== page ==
On July 13th Louisiana Governor John Bell Edwards signed HB 57, Louisiana’s Tort Reform legislation, into law. The law, which goes into effect on January 1, 2021 and applies to causes of action arising after that date, covers the following topics:
1) Lowering the jury verdict threshold to $10,000
2) Excluding the existence of insurance coverage from the jury
3) Limiting medical expenses to the amount actually paid with the court awarding the claimant 40% of the difference between the amount billed and the amount paid provided the award is not unreasonable
4) Repealing the statute that prevented evidence of plaintiff’s failure to wear a seat belt to prove comparative fault
Previously a jury trial was only authorized when the amount in controversy exceeded $50,000. The new law reduces the threshold for a jury trial to $10,000. Under the new law, if a plaintiff stipulates or otherwise judicially admits that the amount in controversy exceeds $10,000 but is less than $50,000, a party requesting a jury trial must provide a cash deposit in the amount of $5,000. Previously the jury bond was fixed by the court and due no later than 60 days prior to trial. Exceptions may need to be filed prior to answering to determine the amount in controversy where the petition does not specify that the amount in controversy exceeds $10,000 but is less than $50,000.
Evidence of Liability Insurance:
The new law provides that the existence of insurance coverage shall not be communicated to the jury. The law retains the prior language that although a policy of insurance may be admissible, the amount of coverage under the policy is not communicated to the jury unless the amount of coverage is a disputed issue for the jury to decide. There are three exceptions to the new law prohibiting evidence of the existence of a liability insurance policy: 1) if there is a factual dispute related to coverage for the jury to decide; 2) if the existence of insurance coverage would be admissible to attack witness credibility; or 3) if the cause of action is brought against the insurer alone under the direct action statue or bad faith is alleged. However, even under the new law, in all cases brought against an insurer the court shall read instructions to the jury that there is insurance coverage for the damages claimed by the plaintiff at the opening and closing of the trial.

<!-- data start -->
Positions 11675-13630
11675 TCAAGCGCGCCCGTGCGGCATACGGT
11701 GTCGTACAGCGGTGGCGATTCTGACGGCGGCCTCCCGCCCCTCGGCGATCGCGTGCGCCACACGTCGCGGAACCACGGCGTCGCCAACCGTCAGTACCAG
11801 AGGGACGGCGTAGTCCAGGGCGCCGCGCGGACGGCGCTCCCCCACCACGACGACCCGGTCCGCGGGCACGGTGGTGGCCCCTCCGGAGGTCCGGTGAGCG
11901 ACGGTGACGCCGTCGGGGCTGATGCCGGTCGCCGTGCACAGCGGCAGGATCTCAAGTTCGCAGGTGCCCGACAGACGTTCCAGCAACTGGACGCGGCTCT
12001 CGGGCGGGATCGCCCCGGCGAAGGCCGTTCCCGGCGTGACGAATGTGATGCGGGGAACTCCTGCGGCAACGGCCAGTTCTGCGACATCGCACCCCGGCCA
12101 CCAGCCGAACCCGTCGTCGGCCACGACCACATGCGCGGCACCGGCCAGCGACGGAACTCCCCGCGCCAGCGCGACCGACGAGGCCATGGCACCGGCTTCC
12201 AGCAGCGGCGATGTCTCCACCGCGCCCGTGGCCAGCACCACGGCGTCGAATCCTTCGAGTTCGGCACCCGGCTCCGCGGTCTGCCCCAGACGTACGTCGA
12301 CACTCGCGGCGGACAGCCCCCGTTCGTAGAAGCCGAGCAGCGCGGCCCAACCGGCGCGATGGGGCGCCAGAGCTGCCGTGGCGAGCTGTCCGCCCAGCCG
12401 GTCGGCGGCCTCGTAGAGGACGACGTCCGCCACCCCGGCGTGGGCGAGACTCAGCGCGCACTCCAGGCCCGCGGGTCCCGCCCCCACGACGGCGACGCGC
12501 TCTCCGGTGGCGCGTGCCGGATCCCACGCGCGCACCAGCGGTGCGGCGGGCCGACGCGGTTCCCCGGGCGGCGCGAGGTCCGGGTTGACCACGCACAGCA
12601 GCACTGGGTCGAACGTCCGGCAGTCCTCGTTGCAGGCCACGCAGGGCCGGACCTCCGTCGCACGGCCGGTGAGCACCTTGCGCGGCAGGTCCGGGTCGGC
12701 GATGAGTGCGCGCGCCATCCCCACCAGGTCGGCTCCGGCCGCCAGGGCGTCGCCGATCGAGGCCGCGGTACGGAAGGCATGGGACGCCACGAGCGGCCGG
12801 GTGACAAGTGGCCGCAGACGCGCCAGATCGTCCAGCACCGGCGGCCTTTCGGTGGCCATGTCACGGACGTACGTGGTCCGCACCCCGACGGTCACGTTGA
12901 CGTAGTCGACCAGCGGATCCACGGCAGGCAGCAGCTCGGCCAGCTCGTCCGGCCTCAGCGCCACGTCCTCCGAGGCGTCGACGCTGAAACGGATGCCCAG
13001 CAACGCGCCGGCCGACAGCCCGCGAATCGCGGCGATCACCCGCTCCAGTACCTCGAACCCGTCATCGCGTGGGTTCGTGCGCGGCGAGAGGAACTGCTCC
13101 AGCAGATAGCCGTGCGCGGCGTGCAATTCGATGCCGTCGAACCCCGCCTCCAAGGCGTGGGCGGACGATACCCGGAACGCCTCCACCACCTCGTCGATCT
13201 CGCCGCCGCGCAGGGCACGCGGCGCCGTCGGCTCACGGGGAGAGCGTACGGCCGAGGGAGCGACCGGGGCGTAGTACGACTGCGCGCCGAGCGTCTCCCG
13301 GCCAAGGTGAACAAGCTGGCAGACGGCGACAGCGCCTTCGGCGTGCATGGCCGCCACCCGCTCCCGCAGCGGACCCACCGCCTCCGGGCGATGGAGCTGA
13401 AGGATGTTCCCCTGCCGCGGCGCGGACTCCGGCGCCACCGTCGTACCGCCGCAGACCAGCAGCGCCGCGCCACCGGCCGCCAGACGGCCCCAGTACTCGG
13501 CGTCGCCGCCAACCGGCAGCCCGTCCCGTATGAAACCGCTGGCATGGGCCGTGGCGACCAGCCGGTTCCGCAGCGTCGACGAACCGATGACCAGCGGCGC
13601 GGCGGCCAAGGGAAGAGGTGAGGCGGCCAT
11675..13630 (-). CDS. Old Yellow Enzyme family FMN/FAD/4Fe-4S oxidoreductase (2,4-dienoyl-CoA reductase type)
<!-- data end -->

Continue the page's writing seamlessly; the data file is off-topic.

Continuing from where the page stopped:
Past medical expenses (collateral source):
The new law provides that where a claimant’s medical expenses have been paid, in whole or in part, by a health insurer or Medicare, the claimant’s recovery of medical expenses is limited to the amount actually paid or owed by the claimant and not the amount billed. However, the court must award 40% of the difference between the amount billed and the amount actually paid, unless the defendant proves this would make the award unreasonable.
The limitation to the amounts paid includes any amounts remaining owed to a medical provider, including medical expenses secured by a contractual or statutory privilege, lien, or guarantee.
In a jury trial, the plaintiff can still present evidence of the amounts billed, and only after a verdict is rendered can a defendant present evidence to limit the recovery pursuant to the new law. During the trial, the jury is only informed of the amount billed. Whether any person, health insurer, or Medicare has paid or agreed to pay in whole or in part any of the medical expenses is not disclosed to the jury.
The new law codifies the Louisiana Supreme Court’s decision in Bozeman v. State, 879 So.2d 69 (La. 7/2/04) and states that in cases where medical expenses were paid by Medicaid, recovery is limited to the amount actually paid to the provider by
The new law also codifies the Louisiana Supreme Court’s decision in Simmons v. Cornerstone Investments, LLC, 252 So.3d 491 (La. 5/8/19) and states that in cases where medical expenses were paid pursuant to Louisiana Worker’s Compensation Law, recover is limited to the amount paid under the medical payment fee schedule.
Prior law provided that the failure to wear a seat belt was not admissible to mitigate damages. This section has been repealed and allows for the admission of evidence of the failure to wear a seat belt.
Our firm participated in meetings with state Senators, presented topics at the Property and Casualty Insurance Committee meetings in Baton Rouge, LA, and drafted some of the proposed legislation. This is a positive step forward in a lengthy and ongoing process of tort reform measures in Louisiana which we hope to continue to progress through our efforts.